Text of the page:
Thibodeaux: ‘Love’ of county trumps politics
Photo: Judge Pat Clark, swears in Carl Thibodeaux as Orange County Judge last Friday, March 29, in the 128th District Courtroom.
For The Record
Retired District Judge Pat Clark was about to swear in Carl Thibodeaux for his sixth term as Orange County Judge last week, prefacing his remarks with, “My wife told me to watch what you say.”
“What I will say is ‘Look at us two Democrats up here.’”
After being tapped last Wednesday to replace Dean Crooks as Orange County Judge and after being sworn in last Friday, Thibodeaux officially took his seat early in Tuesday’s commissioners’ court meeting.
County Judge Pro-Tem John Gothia presided over the first two agenda items: setting the amount of the bond all elected officials must file at $1,000, then approving the bond.
Then Thibodeaux, elected to five four-year terms as Orange County Judge from 1995 to 2014, took over.
At that moment, Thibodeaux became the first Democrat to serve on commissioners’ court since 2014, when he retired.
“When I left here four years ago, I was the last Democratic judge to sit in that chair. I never changed parties, despite the pressures that were put on me,” Thibodeaux said.
Orange County Republican party leaders applied pressure to the four Republican commissioners to appoint anyone but a Democrat, several commissioners confirmed.
But they felt that Thibodeaux, with his two decades of experience at the job, was the man to take over after Crooks’ sudden March 19 resignation and help the county through this summer’s budgeting process.
“I want to make it clear that these individuals did not appoint a Republican or Democratic county judge to fill the empty spot,” Thibodeaux said after commissioners’ voted 4-0 vote on March 27 to make the partial-term appointment. “They appointed someone who is truly in love with Orange County that will put 110 percent into everything we do here to keep the county moving forward.
“I want to be part of the group that keeps the county going. It’s a job for me. I work hard. I apply everything I have into it. And I feel like, that’s why I got the appointment.
“In regards to party affiliation, I really have none. That’s over with.”
Besides setting and approving bond for Thibodeaux, the commissioners, with Thibodeaux leading, voted 5-0 to do the same for new Precinct 1 Constable Lannie Claybar.
Claybar, who had been bailiff in the 128th District Court, was appointed by Precinct 1 Commissioner Johnny Trahan during the same March 27 meeting that saw Judge Thibodeaux named.
He is replacing Chris Humble, who retired from the county to take a security job with the Stark Foundation.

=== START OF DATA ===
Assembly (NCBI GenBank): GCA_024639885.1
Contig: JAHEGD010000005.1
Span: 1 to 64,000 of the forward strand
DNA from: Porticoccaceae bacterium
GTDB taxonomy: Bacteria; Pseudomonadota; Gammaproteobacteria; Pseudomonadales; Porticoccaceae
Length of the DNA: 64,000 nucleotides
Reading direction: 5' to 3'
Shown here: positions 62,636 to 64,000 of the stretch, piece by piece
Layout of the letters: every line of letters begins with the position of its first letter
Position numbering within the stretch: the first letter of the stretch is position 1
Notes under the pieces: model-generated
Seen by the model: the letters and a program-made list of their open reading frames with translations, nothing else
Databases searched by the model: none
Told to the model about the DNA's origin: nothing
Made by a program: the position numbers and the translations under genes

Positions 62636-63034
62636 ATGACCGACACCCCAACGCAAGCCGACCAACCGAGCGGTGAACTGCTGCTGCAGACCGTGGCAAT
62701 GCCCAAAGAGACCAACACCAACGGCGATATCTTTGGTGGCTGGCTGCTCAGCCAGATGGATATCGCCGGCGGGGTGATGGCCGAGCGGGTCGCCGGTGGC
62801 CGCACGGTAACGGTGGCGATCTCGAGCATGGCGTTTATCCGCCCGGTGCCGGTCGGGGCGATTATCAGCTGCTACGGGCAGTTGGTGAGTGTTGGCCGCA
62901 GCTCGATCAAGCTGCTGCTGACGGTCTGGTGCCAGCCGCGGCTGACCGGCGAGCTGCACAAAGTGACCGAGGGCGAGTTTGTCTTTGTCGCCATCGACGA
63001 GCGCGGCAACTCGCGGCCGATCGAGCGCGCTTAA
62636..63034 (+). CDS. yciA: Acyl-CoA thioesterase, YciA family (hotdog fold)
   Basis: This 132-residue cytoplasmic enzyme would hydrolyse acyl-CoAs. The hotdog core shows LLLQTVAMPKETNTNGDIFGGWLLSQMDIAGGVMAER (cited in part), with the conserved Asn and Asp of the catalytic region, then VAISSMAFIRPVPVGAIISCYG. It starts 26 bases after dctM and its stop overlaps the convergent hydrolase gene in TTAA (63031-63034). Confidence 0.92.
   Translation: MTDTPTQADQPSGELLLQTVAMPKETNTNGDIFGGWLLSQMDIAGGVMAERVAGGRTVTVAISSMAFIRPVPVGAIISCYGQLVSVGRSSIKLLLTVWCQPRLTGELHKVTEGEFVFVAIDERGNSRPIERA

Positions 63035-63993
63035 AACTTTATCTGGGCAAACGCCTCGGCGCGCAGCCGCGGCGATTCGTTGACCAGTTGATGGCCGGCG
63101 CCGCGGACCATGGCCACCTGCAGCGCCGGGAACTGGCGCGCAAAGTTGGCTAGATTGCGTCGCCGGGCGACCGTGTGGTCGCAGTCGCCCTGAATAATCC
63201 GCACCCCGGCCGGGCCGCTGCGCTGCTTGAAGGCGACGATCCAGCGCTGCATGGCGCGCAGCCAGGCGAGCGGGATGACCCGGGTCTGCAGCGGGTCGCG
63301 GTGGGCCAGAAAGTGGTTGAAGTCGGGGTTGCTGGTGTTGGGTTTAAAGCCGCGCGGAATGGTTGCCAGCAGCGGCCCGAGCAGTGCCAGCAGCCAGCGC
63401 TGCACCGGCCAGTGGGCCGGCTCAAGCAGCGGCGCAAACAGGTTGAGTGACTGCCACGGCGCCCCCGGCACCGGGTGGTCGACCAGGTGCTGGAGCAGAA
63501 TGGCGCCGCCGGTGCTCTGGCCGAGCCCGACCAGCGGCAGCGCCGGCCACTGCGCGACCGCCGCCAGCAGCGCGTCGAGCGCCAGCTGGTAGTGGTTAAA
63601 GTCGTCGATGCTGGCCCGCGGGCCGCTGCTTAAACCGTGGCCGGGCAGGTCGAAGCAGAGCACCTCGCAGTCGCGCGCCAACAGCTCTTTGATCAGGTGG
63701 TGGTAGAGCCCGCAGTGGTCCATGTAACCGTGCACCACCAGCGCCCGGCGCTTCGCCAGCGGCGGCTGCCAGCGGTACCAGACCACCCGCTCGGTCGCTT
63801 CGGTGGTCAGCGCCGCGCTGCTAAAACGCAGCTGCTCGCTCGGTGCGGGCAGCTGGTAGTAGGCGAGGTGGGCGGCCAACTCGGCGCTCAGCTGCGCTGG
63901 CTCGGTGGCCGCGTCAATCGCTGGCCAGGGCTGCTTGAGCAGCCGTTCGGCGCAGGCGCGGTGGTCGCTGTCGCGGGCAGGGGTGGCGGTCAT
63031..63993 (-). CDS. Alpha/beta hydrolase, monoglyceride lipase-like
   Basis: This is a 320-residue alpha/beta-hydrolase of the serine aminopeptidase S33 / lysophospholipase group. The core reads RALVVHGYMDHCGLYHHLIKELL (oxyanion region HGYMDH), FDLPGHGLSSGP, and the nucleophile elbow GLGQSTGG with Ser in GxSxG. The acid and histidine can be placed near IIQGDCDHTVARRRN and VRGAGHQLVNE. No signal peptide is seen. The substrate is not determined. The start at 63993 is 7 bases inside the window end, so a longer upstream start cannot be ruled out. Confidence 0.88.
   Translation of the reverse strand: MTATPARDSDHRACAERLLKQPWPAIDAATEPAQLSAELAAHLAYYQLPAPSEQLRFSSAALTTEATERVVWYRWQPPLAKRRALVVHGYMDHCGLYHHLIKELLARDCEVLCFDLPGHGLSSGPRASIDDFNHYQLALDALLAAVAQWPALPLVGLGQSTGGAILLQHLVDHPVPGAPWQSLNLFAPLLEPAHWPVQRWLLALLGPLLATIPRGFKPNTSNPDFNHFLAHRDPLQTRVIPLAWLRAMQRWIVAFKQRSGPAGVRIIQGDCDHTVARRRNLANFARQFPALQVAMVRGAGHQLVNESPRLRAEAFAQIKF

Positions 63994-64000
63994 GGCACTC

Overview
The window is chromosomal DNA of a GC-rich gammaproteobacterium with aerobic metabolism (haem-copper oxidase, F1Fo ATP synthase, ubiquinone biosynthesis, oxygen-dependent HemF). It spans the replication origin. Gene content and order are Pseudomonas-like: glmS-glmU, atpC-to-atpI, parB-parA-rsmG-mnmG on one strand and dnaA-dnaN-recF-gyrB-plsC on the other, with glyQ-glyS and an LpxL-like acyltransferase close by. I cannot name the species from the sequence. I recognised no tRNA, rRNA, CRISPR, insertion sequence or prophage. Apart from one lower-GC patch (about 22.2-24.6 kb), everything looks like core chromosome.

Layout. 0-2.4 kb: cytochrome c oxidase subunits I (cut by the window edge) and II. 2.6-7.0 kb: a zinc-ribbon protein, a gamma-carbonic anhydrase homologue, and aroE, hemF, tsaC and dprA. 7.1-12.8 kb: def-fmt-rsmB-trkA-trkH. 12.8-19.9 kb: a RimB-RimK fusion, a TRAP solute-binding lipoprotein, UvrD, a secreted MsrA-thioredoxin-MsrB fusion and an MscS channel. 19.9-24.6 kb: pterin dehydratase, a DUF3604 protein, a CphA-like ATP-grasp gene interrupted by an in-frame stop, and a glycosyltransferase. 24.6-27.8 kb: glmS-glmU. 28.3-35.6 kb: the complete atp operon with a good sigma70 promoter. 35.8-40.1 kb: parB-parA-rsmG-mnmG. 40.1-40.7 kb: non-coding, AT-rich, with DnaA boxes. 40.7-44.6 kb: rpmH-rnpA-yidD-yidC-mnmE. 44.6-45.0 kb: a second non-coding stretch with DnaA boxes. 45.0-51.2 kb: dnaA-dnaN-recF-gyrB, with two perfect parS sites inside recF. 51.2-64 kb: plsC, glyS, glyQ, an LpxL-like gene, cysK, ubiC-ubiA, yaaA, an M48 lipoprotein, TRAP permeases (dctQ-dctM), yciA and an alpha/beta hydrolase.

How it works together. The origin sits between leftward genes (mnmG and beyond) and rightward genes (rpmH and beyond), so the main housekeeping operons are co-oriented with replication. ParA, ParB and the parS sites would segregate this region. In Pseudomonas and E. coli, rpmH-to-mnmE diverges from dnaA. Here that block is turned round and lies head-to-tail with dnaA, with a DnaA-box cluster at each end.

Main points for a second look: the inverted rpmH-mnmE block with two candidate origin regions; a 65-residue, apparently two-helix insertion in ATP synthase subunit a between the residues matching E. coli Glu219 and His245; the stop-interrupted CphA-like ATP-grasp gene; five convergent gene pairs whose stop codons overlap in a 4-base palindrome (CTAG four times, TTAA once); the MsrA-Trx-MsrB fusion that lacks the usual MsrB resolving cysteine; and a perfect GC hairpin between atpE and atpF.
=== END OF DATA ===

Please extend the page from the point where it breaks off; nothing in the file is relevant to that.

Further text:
Tuesday’s afternoon for the commissioners began with a public hearing for a “mass gathering” permit request by the Mauriceville Heritage Festival, which is set for May 3-4.
The permit is routine, though Festival representative Chris Sowell promised the best Mauriceville festival ever.
More than 12,000 pounds of crawfish have been ordered, compared to 8,000 ordered from last year.
Sowell said a crawfish cookout already had more than 15 teams have already signed up, one coming from as far away as Bastrop in Central Texas.
Their recipe is unique, Sowell said, incorporating cilantro and Italian dressing.
“That sounds weird, but it’s pretty good,” he said.
The festival will include a pageant and two shows on Saturday by Gator Country.
It’s all-you-can-eat crawfish from 10 a.m. to 5 p.m. on Saturday, May 4 with entertainment topped by George Dearborn.
Gates open from 5 p.m. to 11 p.m. Friday, May 3, and from 10 a.m. to 11 p.m. on Saturday, May 4.
After Thibodeaux’s bond was OK’d commissioners’ court business continued with $339,000 approved to pay the weekly bills and a long discussion on rebuilding the Precinct 2 commissioners’ office in Mauriceville.
Tropical Storm Harvey put a foot of water into the building in August of 2017.
Kurt Guidry, the county buildings maintenance director, said the county had already received $107,202 to rebuild the building but was waiting for FEMA paperwork to determine how much FEMA will pay of an estimated $188,000 needed to elevate the site three feet above flood level.
Commissioners voted to send the paperwork to FEMA immediately to expedite “finding out how much the county needs to pay out of general funds.”
The Orange County Sheriff’s Office won approval of transferring $21,300 from drug forfeiture funds to purchase a “Throwbot 2,” robot to help keep deputies safe by doing their advance scouting.
That’s a similar reason given for adding another $20,000 robot last year. Deputies are currently training to fly three drones costing $25,000 also to keep deputies safe.
All the electronics were purchased with drug forfeiture funds.